(Peter Sussman)

The Christmas season is upon us once again. This magical time of the year brings warm and happy feelings inside, for most of society.

Growing up in Pearl, Mississippi, Christmas was always my favorite time of year. Waking up early as a child, racing to the Christmas tree to see what Santa brought, tearing off the wrapping paper to see what surprises lay inside. Mom cooking in the kitchen, and when I got old enough, teaching me how to make chicken and dumplings from scratch at the kitchen counter. I still remember the smell of those Christmas meals lingering in the air as we wait- ed for friends and family to join us.

Now it seems like those memories took place four lifetimes ago. Somewhat familiar, but masked by a haze of pain. After a series of horrific events I found myself living on the streets at the age of 49, and Christmas suddenly took on a whole new meaning. Instead of celebrating the holidays, I would disappear and pray for that day to pass as soon as possible. It became a day of misery and dread. More than other days, it became a day that confirmed what I already knew but tried to never think about: the undeniable truth that I had lost everything, including my family and loved ones.

It took several years and several Christmases on the street before I could accept my new life. But three years ago, I seriously contemplated the value my life and it was then, in the deep recesses of my mind, I heard a faint voice say, “since when has this life been about you?”

It stopped me in my tracks, my mind went blank and again I heard, “since when has this life been about you?”

 I quickly gathered myself and started to analyze this statement.

I realized that up until that point, my main focus in life was all about me. No wonder I was miserable, I was focused on a life that had been ripped apart, a life not worth living, a life that was no longer mine. My life was void of any possessions and the people I loved were dead and gone.

As I continued to contemplate this thought I had a revelation, a moment of clarity. All at once, I gained a new perspective about the holidays. Even though I am no longer decorating a house or Christmas tree, buying presents or attending the typical holiday parties, I found new meaning in my life and the holiday season.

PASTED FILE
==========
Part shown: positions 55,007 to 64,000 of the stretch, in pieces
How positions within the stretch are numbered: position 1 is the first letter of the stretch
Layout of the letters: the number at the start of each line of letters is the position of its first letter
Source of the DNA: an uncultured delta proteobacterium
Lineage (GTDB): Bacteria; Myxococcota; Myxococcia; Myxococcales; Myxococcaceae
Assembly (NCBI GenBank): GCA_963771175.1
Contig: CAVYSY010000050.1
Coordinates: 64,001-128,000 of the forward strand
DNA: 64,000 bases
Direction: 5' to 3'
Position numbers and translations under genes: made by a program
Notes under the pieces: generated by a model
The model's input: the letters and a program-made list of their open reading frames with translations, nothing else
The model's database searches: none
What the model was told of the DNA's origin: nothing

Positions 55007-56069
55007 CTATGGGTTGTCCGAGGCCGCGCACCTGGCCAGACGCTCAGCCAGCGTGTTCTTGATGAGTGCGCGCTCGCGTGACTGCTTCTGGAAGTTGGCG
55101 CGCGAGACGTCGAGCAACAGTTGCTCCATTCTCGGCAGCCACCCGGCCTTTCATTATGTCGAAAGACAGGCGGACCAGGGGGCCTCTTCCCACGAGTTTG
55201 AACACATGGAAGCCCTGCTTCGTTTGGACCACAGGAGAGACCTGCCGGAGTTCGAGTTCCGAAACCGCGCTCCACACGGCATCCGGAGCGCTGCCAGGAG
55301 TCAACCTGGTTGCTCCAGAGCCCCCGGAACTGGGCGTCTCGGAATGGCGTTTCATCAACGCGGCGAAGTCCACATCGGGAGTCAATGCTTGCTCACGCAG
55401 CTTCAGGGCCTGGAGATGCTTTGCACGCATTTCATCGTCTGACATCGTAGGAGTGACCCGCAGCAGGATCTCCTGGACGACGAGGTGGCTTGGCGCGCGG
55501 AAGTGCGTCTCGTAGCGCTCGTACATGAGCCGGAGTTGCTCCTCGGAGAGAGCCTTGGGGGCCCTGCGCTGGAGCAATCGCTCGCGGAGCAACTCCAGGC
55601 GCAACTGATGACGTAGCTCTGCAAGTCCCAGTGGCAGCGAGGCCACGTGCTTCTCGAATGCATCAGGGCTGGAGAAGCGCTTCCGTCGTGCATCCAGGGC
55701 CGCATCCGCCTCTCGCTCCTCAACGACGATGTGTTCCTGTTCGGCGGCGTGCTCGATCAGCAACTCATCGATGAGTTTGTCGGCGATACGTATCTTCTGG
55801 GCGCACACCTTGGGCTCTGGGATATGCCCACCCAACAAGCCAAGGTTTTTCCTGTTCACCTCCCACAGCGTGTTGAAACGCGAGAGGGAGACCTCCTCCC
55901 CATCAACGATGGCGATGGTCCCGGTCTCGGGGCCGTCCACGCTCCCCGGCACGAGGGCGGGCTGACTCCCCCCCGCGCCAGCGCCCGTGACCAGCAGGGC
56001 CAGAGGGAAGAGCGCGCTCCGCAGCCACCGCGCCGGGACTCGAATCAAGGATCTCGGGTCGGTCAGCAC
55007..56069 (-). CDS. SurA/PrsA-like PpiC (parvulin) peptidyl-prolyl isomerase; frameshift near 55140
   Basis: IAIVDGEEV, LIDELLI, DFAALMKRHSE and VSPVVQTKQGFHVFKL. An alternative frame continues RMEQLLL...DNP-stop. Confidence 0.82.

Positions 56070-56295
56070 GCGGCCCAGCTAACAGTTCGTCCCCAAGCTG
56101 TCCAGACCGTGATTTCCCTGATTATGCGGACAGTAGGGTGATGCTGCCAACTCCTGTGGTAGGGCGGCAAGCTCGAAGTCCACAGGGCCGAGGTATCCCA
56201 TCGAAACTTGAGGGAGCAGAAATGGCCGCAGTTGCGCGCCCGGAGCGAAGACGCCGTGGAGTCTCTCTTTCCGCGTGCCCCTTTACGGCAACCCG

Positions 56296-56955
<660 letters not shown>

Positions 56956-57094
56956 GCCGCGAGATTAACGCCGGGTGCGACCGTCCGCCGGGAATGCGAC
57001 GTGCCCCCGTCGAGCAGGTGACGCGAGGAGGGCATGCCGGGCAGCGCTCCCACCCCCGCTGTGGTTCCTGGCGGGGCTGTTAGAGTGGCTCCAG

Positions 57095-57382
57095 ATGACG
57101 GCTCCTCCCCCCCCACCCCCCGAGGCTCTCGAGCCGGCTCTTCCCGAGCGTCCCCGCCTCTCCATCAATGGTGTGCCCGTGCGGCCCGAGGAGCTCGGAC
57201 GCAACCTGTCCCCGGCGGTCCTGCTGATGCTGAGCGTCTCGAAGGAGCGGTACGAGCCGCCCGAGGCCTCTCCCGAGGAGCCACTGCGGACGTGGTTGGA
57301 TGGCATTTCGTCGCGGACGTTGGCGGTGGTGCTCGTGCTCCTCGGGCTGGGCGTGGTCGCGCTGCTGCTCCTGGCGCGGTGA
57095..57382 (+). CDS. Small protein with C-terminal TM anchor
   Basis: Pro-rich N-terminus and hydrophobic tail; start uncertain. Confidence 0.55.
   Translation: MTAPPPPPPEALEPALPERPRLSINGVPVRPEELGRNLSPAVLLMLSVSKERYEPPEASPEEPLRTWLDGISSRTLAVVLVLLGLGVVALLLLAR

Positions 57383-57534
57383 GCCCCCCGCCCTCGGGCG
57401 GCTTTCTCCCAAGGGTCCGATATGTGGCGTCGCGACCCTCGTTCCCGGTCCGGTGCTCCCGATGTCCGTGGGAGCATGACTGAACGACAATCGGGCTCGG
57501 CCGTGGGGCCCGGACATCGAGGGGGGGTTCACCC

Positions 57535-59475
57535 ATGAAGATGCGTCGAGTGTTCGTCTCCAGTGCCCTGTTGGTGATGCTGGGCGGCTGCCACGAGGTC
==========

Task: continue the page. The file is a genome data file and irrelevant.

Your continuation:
And it requires just one thing, my time.

For the last three years, I have been running a Christmas blue jean drive for the homeless. During the week of Christmas, I gather worn blue jeans for people in need. The first year, I set up a table outside the YMCA on Allston Street. YMCA members and passers- by saw it, and before I knew it, I had collected 35-40 pairs of jeans.

Last year I did the same thing, and gathered 50 pairs of jeans. Then, on Christmas day, I load up my backpack and walk around the streets, giving out t-shirts, socks, and blue jeans to people I see.

When living on the streets you come to realize that it is the basic fundamentals that make a difference. Things such as safety, food, clothing and most importantly, companionship. More than money and possessions, these things are what makes life worth living. Small things such as used blue jeans make a huge difference when that’s all you receive for Christmas.

Before realizing I could invest in my new community, my focus was on regaining my place in society: starting another business, buying another Cor- vette, new boats and jet skis, another house on the ocean. These are all the things the advertisements said I needed in order to be happy and leave a legacy for generations to come.

But I no longer do things for what I can get. Instead, I do things because I can give. As my dad used to say, “ Right is Right and Wrong is Wrong, you do it because it’s the right thing to do.”

I used to believe that Christmas was about buying presents, and celebrating Christian beliefs. It is only now I realize the real purpose of Christmas is about spending time with the people you love and creating memories that will last a lifetime. This is a truth that’s only revealed once someone or something in your life is lost. 

Timothy Busby is a homeless writer who lives in Berkeley. He writes from his past five years of experiences while living on the streets from New Orleans to Berkeley, and many cities in between.